Labour judge Mathews Nduma Nderi said Meta did not "deliberately and contemptuously" breach a court order requiring it to pay the wages of hundreds of Facebook content moderators.
"They did various things which they thought were lawful in trying to deal with their situation but we did not find that what they did amounted to contempt," Nderi said.
Earlier this year, 184 moderators sued Meta and two contractors after they said they lost their jobs with one of the firms, Sama, for organising a union.
The plaintiffs alleged they were then blacklisted from applying for the same roles at the second firm, Majorel, after Facebook changed contractors. Out-of-court settlement talks collapsed in October.
A Meta spokesman declined to comment. Sama and Majorel did not immediately respond to requests for comment on Thursday.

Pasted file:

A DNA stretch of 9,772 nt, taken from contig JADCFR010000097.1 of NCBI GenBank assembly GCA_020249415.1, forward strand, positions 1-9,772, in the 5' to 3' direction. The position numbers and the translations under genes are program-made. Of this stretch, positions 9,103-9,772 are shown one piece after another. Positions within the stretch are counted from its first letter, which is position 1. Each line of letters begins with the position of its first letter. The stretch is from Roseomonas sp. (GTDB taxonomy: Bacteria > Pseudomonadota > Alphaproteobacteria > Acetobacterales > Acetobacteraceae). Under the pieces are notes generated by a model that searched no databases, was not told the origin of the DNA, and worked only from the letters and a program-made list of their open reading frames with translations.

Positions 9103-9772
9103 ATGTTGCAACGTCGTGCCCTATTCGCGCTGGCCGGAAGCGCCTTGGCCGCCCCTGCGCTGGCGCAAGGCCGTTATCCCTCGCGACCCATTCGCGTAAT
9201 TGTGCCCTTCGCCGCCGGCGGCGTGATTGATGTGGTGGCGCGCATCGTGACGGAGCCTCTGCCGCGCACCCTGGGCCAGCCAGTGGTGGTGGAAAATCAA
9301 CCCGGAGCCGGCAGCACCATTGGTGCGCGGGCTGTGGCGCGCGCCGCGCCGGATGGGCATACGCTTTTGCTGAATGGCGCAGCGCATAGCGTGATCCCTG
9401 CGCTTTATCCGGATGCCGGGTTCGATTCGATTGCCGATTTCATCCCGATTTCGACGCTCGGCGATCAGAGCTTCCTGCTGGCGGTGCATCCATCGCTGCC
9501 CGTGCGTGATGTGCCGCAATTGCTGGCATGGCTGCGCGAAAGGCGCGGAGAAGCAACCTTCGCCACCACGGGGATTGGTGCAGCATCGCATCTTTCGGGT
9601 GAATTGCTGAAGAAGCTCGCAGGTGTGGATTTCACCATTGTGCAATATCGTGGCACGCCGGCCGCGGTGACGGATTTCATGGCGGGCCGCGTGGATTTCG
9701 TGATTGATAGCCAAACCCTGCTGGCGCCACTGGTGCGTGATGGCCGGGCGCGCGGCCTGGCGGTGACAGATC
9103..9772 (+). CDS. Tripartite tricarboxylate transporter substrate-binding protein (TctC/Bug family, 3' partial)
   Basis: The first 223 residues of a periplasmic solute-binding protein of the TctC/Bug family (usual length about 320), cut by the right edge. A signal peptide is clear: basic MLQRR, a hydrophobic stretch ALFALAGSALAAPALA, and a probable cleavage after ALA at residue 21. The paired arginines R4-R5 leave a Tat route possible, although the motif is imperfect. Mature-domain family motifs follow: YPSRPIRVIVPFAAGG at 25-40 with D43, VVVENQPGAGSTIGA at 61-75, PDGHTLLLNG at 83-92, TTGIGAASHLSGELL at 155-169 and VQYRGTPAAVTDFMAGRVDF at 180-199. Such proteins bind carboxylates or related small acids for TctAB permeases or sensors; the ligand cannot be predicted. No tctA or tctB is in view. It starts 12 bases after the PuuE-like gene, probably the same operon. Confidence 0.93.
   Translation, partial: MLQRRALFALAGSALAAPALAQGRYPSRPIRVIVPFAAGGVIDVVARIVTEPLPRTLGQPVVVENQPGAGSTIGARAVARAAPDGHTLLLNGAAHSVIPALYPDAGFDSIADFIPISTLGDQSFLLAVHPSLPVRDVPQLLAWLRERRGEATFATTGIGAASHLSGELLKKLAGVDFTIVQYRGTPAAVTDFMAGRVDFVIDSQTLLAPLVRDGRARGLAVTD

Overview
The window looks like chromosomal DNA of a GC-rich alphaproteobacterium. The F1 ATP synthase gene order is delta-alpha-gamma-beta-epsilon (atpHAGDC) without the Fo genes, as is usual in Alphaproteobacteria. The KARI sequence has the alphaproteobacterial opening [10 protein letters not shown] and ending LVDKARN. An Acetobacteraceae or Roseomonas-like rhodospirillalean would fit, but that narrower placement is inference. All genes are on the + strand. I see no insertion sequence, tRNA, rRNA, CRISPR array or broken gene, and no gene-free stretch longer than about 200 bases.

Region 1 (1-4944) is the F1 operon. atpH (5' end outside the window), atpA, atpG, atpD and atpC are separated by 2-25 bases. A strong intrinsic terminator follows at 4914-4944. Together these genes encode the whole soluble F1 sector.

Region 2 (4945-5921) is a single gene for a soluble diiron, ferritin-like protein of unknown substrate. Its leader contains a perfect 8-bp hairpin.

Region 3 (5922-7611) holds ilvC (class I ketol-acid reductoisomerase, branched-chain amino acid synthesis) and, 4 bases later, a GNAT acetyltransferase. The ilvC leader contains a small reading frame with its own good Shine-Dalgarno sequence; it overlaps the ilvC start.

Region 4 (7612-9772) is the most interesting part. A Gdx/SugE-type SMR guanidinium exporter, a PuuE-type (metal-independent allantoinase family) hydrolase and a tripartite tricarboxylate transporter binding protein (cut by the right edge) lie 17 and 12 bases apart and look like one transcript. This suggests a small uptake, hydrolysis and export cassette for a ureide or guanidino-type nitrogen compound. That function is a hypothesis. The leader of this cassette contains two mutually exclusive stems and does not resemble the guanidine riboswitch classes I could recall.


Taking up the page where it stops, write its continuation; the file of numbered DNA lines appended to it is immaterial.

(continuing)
Meta has previously responded to allegations of a poor working environment in Kenya by saying it requires partners to provide industry-leading conditions.
Sama has said it has always followed Kenyan law and provided mental health services to its employees. Majorel has said it does not comment on pending or active litigation.
Nderi accepted a request by the plaintiffs' lawyer Merci Mutemi to be given 45 days to amend the contempt of court petition, and said that unless the matter was resolved out of court, the case would be given priority for the court to determine its merits.
British tech rights group Foxglove, which is supporting the plaintiffs, said it was eager to bring the case to trial.
"We remain confident of our case overall, as we have prevailed on every substantive point so far," Foxglove director Martha Dark said in a statement to Reuters. "The most important ruling remains the one we won in June: Meta can no longer hide behind outsourcers to excuse the exploitation and abuse of its content moderators."
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